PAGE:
I. Considerations for Reading The Spirit of Laws

A. Montesquieu’s instructions, response to criticism, admonition to readers.

B. Concerns for censorship made him conceal his full beliefs.

C. Misinterpretations by other thinkers:

  1. Rousseau
  2. Hume

II. Overview of the Primary Readings

A. Chapter One: Natural Law is a deductive science.

  1. This chapter was written to placate censors and does not reflect Montesquieu’s true thought.
  2. Arguments in this chapter are irrelevant to the rest of the work and are not continuous with the natural law thinking expressed in subsequent chapters.

B. Chapters Two and Three: Montesquieu adopts Hobbes’s premises but rejects his conclusions; he offers correctives to both Hobbes and Locke.

  1. Less traditional theories than those advanced in Chapter One are developed here.
  2. These theories are elaborated in the remainder of the work.
  3. Includes a “hypothetical history” to explain the origin of laws.

III. Montesquieu in light of Hobbes

A. Like Hobbes:

  1. Man is a passionate animal that has reason but is not directly ruled by it.
  2. Fear plays a large role in human affairs.

B. Unlike Hobbes:

  1. Fear is not the first or only passion that influences human behavior.
  2. “Laws of nature” do exist:
  1. They are rooted in the ‘constitution’ of all human beings.
  2. They are evident in the situation of the individual before the establishment of societies (i.e., in the “state of nature”).

IV. Montesquieu’s Hypothetical History of Man

A. Man in the State of Nature (The First Four Laws of Nature):

  1. Man would seek peace and nourishment (First and Second Laws).
  2. Man would be instinctively drawn to other people (Third Law).
  3. Man would desire to live in society because of knowledge attained through interaction with others (Fourth Law).

B. After the establishment of society:

  1. Men contract a desire to subjugate one another.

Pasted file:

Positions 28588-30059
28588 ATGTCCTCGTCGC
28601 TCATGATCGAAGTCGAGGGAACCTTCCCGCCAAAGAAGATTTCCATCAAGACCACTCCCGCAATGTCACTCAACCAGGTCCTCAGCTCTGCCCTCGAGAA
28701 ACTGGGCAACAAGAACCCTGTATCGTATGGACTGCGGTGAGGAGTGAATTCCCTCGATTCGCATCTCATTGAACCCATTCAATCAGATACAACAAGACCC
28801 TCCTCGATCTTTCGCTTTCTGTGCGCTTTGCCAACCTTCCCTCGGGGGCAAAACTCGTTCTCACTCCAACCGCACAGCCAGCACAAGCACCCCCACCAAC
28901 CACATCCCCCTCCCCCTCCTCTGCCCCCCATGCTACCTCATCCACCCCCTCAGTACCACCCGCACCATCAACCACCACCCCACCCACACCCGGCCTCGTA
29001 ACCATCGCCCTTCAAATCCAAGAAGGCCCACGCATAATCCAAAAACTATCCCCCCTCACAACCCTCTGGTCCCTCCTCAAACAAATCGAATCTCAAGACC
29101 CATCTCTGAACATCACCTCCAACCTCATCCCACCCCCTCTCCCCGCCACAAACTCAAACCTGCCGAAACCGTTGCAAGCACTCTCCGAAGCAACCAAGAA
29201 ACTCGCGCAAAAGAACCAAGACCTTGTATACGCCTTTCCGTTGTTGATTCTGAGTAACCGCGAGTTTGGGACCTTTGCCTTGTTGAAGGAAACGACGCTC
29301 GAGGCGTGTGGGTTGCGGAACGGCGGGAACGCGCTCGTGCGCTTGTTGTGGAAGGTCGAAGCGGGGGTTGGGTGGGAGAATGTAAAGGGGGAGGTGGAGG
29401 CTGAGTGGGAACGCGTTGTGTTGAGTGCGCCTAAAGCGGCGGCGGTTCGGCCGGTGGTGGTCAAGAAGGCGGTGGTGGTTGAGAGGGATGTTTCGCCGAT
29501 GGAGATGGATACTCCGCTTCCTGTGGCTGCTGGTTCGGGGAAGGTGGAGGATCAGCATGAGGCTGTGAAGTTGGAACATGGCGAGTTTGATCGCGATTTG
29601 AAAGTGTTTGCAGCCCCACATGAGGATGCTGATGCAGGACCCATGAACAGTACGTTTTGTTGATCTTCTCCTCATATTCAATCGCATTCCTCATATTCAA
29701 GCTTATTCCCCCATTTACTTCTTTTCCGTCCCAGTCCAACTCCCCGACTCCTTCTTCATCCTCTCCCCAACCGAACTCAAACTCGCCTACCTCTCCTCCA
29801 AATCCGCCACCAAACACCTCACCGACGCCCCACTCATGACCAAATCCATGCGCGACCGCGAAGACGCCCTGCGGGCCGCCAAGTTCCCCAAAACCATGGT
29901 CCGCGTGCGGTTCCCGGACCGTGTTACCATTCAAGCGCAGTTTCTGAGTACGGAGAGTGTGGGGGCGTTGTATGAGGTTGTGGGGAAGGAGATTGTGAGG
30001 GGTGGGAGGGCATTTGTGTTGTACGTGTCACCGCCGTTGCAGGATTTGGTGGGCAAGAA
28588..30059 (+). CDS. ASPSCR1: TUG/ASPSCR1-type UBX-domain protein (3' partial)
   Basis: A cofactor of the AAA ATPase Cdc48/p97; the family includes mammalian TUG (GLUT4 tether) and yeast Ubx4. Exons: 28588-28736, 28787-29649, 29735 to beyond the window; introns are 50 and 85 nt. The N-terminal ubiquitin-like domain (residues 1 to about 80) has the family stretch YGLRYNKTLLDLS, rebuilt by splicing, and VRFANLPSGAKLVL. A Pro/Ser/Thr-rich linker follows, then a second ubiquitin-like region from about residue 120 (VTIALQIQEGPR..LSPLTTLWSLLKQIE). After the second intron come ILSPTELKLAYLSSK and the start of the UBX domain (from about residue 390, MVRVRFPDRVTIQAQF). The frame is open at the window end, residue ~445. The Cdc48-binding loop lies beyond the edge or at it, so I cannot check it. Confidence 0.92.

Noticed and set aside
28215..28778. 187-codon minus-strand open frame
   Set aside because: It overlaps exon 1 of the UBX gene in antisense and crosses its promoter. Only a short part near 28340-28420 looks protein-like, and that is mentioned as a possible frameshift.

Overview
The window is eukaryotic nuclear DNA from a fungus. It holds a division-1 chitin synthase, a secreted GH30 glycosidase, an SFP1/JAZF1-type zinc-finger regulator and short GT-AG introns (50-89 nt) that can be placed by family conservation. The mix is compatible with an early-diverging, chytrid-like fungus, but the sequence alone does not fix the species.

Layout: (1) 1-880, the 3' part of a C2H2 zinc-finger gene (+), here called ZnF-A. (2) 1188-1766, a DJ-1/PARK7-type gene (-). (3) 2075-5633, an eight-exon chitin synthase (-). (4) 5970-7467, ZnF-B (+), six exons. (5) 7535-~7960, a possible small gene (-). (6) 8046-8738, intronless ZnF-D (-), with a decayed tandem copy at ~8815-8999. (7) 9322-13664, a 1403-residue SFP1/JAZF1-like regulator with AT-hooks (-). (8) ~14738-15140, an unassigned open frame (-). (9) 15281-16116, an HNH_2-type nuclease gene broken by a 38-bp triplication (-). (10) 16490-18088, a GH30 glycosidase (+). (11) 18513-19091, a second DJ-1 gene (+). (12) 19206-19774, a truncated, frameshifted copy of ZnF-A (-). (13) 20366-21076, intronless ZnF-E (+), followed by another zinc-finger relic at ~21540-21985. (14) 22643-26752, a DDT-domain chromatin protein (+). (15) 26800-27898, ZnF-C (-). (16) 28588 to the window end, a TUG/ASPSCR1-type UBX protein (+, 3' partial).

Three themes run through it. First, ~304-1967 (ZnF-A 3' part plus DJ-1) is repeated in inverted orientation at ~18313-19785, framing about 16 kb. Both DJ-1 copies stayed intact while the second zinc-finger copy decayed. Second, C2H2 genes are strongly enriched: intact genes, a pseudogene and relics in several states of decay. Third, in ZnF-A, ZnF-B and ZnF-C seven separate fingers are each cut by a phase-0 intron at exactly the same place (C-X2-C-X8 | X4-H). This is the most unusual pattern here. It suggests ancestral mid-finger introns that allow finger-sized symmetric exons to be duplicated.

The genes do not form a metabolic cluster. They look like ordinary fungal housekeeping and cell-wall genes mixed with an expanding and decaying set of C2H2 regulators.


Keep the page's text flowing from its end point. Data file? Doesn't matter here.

2. This desire is initially restrained by social mores.

C. Organized political society is a later development; such a society admits the possibility of despotism.

  1. Political society tends to arise in tandem with such innovations as agriculture, institutionalized property, and coinage.

V. The Upshot of Montesquieu’s Account of Human Nature:

A. Nature reveals the laws of human existence.

B. Laws vary by circumstances; no one passion or rule forms the basis of all laws, and no form of government is always and everywhere superior (compare to Plato’s Statesman).

C. Therefore, prudence is essential for lawmaking.

VI. Prudence in Montesquieu’s Theory of Law:

A. Principles of Montesquieu’s Theory:

  1. A natural government is that which is best suited to its people.
  2. Laws are the particular cases to which human reason applies itself. Reason and a sense of natural right inform the evolution of the law.
  3. Reason is a necessary standard for the formation of law; trial-and-error and incremental reform are the best modes for applying human reason to particular cases.

B. In sum: the legislator ought to be moderate.

C. Political idealism (the desire to mold all of society to one rule) is immoderate and to be avoided.

D. Even an absolute monarchy would be acceptable if it were best suited to the people that it governed.

VII. Montesquieu’s Outline of The Spirit of Laws: How to Determine the Government Best Suited to the Disposition of a People:

  1. Laws must fit the principle of the established or desired government (democracy, aristocracy, or monarchy).
  2. Laws must fit a country’s geography.
  3. Laws must fit a country’s economy.
  4. Laws must fit the character of those governed.
  5. Laws must fit with other existing laws.

VIII. Conclusion: Contemporaries of Montesquieu Influenced by His Thought